If you aren’t nuts about doing virtual summits or virtual hiring fairs, then joining established online tech communities is an excellent way to go also, to start building those tech industry connections. Be sure to do your vetting to ensure the online community you choose aligns with your professional moral compass as well. I am grateful that I discovered Blacks In Technology (BIT), We Build Black and most recently Sista Circle: Black Women in Tech, to belong to.
One of the upsides of virtual networking, is the pressure of interacting directly with new people that is removed…if you’re an introvert like me. If you’re an introvert reading this, know that we can be out here networking, building and winning too! Damn straight.
Step 3: Learn the core foundational languages needed and COMMIT
With anything new, the upfront learning curve can be a real motha shut yo’ mouth. However, the more you do, the more it will stick like glue. One more time for the folks in the back: the more you do, the more it will stick like glue. Being in education for six years allowed me to become a natural at reinforcing this with students. Now that I am the student, I have to remind myself of this when faced with grasping a challenging concept on this new tech journey.
Here are a few links to websites that I have used and would recommend to others starting out:
So, if you’ve been contemplating making the dive but have been talking yourself out of it, I hope reading about my journey lit enough fire under your butt to boss up and go for it. You’ve got this! For real.
Fhanta Williams | Personal Trainer | Vice President & Founding Member of JAENP| Naturopathic Nutritionist | On the importance of representation for black women in health and fitness, overcoming herself as her biggest obstacle and what it means to empower women.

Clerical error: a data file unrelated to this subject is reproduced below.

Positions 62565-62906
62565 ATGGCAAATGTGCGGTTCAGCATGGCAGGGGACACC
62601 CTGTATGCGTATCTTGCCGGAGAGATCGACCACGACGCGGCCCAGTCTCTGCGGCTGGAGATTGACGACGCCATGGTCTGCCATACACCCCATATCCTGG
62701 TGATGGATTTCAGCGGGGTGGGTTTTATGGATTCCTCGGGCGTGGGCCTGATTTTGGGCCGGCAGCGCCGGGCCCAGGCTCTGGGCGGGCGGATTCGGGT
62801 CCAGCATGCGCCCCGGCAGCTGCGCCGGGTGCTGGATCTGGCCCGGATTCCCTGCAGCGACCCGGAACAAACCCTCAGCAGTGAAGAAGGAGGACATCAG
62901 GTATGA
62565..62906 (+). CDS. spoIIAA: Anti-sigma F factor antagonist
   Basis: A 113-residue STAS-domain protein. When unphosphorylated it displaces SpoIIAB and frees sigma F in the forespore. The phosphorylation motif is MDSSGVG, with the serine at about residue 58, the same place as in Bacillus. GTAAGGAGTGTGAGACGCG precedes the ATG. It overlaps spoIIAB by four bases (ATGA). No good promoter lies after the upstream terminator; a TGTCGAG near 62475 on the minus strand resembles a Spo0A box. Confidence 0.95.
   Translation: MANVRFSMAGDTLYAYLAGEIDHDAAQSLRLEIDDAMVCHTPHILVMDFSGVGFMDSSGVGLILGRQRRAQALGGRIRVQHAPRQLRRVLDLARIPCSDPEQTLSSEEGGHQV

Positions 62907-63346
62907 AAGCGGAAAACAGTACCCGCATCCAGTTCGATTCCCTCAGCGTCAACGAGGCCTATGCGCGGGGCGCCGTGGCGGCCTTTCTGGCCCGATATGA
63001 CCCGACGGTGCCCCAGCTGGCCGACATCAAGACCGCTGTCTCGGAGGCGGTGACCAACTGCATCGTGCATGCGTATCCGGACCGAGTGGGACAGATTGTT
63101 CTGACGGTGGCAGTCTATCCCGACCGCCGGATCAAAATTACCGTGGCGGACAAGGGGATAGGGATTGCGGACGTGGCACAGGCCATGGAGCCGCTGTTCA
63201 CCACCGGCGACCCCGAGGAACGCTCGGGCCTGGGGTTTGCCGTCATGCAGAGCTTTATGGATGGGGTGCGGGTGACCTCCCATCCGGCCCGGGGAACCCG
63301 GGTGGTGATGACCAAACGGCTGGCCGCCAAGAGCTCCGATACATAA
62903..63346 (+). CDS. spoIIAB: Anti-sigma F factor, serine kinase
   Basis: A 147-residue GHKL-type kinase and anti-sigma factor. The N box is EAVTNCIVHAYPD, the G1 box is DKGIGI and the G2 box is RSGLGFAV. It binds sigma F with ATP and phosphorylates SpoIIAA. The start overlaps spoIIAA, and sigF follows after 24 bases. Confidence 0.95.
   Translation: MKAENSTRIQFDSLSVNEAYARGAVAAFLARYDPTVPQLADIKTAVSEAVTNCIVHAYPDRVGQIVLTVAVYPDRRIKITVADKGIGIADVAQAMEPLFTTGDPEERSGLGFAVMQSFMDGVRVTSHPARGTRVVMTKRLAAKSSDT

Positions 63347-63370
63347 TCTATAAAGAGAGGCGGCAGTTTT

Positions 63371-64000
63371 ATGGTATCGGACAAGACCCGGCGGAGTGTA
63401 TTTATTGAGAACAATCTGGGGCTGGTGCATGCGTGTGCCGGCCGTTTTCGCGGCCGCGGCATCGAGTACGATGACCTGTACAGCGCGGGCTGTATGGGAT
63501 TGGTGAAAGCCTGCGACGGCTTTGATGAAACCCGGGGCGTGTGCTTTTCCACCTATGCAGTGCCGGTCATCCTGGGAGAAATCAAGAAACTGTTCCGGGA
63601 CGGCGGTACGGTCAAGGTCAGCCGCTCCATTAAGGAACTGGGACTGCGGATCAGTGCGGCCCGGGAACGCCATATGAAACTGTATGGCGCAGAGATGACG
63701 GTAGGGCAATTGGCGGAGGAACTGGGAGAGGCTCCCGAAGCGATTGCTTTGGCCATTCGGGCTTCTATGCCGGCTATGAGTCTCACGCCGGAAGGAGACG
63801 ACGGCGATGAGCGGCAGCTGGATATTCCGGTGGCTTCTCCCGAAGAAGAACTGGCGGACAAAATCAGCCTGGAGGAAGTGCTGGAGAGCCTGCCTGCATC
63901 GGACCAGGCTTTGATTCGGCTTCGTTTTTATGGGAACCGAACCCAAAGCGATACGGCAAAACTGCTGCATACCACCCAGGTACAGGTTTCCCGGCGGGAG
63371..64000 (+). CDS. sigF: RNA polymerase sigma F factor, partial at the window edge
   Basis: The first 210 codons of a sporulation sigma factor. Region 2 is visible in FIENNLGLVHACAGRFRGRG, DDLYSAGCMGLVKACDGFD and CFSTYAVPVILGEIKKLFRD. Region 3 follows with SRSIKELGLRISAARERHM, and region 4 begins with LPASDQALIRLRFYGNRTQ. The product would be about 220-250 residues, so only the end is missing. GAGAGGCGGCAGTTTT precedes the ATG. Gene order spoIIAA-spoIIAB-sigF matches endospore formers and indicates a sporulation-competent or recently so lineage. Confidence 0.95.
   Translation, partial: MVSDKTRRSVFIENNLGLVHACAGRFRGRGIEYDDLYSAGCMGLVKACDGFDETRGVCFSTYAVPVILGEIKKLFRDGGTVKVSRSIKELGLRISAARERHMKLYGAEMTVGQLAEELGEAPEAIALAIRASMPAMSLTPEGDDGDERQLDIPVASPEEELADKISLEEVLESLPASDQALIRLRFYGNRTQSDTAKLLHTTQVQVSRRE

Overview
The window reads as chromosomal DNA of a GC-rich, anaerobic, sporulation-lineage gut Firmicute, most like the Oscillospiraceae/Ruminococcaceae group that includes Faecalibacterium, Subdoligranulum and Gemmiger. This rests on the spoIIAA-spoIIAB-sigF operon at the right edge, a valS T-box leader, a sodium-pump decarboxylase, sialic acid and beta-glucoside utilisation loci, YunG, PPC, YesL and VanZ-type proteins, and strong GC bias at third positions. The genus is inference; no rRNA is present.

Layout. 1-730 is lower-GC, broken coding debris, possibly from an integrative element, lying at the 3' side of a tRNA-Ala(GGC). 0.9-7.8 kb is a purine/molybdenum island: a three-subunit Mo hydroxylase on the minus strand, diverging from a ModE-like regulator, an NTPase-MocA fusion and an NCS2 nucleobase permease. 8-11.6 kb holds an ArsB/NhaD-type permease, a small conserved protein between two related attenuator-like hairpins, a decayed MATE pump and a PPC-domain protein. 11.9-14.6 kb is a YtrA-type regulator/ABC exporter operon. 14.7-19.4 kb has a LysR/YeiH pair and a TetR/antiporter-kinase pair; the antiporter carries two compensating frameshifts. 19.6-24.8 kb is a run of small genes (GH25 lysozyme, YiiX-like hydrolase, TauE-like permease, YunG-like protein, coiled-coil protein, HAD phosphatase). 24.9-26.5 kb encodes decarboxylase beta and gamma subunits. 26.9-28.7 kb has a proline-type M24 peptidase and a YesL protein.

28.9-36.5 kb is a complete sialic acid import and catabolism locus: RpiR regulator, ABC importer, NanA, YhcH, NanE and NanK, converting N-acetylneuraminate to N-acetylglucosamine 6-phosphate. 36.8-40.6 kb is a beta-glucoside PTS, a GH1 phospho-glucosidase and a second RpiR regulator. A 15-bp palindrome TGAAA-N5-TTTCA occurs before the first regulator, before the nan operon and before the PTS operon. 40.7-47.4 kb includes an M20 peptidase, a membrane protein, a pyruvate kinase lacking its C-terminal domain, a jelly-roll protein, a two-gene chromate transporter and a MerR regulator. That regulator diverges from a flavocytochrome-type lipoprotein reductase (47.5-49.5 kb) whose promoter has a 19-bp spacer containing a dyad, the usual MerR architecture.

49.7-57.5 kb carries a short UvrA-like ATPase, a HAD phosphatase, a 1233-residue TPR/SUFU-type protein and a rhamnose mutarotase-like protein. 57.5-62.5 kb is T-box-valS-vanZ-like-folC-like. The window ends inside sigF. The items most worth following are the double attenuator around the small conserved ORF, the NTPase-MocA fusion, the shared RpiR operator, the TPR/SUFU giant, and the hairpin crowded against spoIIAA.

1. Describe the journey into your career as a fitness trainer.
Looking back at the combination of experiences and events that led to me planting my feet in this spot as a Cross Training Personal Trainer & Naturopath, I can say that I’m at home here and it feels like I am in alignment with my calling.
A really good friend of mine saw something in me that I didn’t see in myself. They saw certain qualities within me that both needed to be strengthened and ones that could be very helpful and transformative for others. My good friend encouraged me to set out on this particular path in fitness, that would help me evolve and create meaning in my life.
I began to plan my exit from my stable “9-5” working at a hospital. It took me two years before life lined up and allowed me to take the leap of faith as an entrepreneur. I became certified as a Personal Fitness Trainer through AFAA and started working at a cross training gym, because it embodied a training style that I believe in. This training style evolved from disciplines and principles that I learned from my father; a Master Martial Artist in the 80’s. I watched him practice at his discipline, teach within the community, fight in and win so many Kumites, [and] lose some of his matches. I gained a powerful love for athleticism and the power of the mind body connection. That is my foundation. Today, I train people [to] use their energy efficiently while training, to respect and take care of their bodies and to use nature to both help them train and maintain a healthy body. I strongly advocate prevention. As a naturopath, I teach people to allow the body to do what it naturally does on its own: heal.
2. Why do you think the representation of black women in health and fitness careers is important?